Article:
SHAFAQNA- The bio-based products industry is small but growing, according to a government study that shows the industry, including bioplastics, created 220,000 new jobs and grew by $24 billion in 2014.
While only about 2 percent of the plastic produced globally is bio-based, the second annual Economic Impact Analysis of the U.S. Biobased Products Industry report from the USDA shows bioplastics are a growing market segment and spurring innovation across the plastics industry.
“The bioplastics segment is growing rapidly and the USDA specifically identified bioplastic bottles and packaging as one of seven major sectors of the U.S. bio-based products industry,” said Patrick Krieger, assistant director of regulatory and technical affairs at the Washington-based Society of the Plastics Industry Inc.
“European Bioplastics estimates that global production of bioplastics will grow from approximately 1.7 million metric tons in 2014 to over 7.8 million metric tons by 2019. Most of this growth is found within bio-based plastics, as brand owners and manufacturers are learning how to best leverage these resins’ functional strengths, as well as explain bioplastics to a group of consumers that value the potential environmental benefits of bioplastics,” he said.
SPI cosponsored the report, along with industry heavy-hitters including BASF SE, Coca-Cola Co., Eastman Chemical Co., Verdezyne, Inc. and others.
The bio-based industry contributed $393 billion and 4.2 million jobs to the U.S. economy in 2014, according to the study. But bigger than the financial contributions are the findings of more than 10 years of research that are now being brought to bear in the plastics market, outlined in case studies in the report.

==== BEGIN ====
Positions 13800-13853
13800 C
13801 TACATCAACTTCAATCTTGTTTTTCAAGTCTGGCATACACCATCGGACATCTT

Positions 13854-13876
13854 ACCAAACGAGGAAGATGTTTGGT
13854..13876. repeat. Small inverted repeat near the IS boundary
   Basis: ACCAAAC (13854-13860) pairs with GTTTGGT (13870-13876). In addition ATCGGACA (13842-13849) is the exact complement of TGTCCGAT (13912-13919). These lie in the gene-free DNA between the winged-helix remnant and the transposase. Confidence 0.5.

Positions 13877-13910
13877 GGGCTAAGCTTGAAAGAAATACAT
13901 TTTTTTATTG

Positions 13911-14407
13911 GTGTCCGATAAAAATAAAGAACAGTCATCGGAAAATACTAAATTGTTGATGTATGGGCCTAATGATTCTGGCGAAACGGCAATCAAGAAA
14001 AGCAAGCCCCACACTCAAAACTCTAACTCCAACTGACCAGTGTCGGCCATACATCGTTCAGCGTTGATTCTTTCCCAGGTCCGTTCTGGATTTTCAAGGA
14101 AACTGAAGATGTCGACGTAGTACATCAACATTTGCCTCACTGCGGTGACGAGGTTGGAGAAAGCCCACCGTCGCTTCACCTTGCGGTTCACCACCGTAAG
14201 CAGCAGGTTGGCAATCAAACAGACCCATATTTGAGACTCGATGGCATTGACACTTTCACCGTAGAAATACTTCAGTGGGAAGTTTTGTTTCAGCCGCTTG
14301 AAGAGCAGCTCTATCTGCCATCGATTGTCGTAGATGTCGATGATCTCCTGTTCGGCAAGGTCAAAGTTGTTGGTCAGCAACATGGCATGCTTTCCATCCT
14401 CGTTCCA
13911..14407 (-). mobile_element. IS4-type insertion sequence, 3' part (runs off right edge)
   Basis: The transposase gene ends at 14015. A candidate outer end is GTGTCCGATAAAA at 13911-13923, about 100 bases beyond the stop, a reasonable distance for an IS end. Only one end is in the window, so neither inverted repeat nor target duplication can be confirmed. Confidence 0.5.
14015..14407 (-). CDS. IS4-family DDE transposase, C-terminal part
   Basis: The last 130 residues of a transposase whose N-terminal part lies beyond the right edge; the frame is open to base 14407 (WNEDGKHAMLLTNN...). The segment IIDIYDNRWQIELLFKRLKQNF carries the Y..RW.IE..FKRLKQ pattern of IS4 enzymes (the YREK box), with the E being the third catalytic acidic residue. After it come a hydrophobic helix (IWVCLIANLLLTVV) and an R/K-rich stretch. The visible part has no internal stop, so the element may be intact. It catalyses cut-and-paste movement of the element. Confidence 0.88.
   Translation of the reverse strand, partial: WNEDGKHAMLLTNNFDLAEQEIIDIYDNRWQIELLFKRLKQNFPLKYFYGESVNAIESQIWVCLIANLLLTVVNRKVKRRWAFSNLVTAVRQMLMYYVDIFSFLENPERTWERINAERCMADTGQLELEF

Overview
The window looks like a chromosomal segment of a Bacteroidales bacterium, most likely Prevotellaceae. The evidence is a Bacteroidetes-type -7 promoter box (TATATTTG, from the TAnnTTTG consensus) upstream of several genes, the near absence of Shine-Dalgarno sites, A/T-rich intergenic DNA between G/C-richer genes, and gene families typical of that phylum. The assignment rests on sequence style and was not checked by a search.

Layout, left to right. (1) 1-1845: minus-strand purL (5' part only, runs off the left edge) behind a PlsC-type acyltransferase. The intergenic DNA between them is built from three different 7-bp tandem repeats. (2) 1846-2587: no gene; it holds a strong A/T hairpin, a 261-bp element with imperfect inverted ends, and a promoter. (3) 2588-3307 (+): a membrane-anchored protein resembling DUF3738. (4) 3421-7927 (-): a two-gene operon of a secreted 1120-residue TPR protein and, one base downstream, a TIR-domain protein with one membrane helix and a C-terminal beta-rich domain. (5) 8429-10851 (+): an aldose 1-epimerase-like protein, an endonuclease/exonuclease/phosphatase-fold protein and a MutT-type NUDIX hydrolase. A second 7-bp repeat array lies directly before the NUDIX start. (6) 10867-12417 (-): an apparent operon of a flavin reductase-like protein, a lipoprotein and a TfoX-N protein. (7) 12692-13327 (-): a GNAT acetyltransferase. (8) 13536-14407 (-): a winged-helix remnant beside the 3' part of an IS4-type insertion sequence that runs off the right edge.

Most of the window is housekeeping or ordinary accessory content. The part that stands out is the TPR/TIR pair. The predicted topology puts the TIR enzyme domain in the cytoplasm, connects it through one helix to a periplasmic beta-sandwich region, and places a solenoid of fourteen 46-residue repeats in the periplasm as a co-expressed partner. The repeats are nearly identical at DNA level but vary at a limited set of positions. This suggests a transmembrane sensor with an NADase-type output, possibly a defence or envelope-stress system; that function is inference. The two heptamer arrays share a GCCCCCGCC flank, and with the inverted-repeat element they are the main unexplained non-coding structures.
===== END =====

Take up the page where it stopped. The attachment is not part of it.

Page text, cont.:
Ingeo by NatureWorks LLC is highlighted by the USDA among the case studies in the report, for its potential as a superior food-packaging plastic with a production process that creates 75 percent less greenhouse gases and uses 50 percent less non-renewable energy than PET and polystyrene. The polylactide, which is made from lactic acid taken from cornstarch and has properties similar to PET, is not a PET replacement in all cases but it does have its place, the study says.
“NatureWorks determined not to use Ingeo to make plastic bottles because the material is technically breathable and the water it contains can eventually evaporate,” the study says. “However it is excellent for packaging leafy greens, as Ingeo allows a longer shelf life for the product.”
Enthusiasm for niche products is not enough to get bioplastics and other bio-based products off the ground, however, according to the report. Though NatureWorks is expanding in Thailand and Nebraska, and other companies are doing the same with their biochemical divisions, “innovation without a clear value proposition from the outset is a recipe for failure,” says Eastman Chemical Co. organic chemist Stewart Whitman in the report, suggesting that market analysis at the macro level to determine where bioproducts are a good fit is necessary.
Another recommendation in the report is that the federal government itself became a more reliable customer of bio-based products to help jump start the industry and raise awareness of the products’ availability.
“There is a general lack of awareness from the public regarding bio-based products, as is the case in some parts of the federal government outside USDA,” the report says. “Non-fuel bio-based products are virtually unknown to the people along the supply chain, including wholesale and retail distributors, Federal Strategic Sourcing Initiative contract holders [sellers], Federal buyers, and most importantly, American consumers.”
Krieger said manufacturers and making headway in commercializing bioplastic products, including diversified feedstocks, breathable films for leafy greens and industrially compostable bags that facilitate diverting food waste from landfills.
“The growth of plastics in recent years is linked to the advantages the material provides, and bioplastics are a part of that story by helping brand owners and manufacturers find new applications and solutions for products,” he said.
Gayle S. Putrich is Plastics News’ Washington-based reporter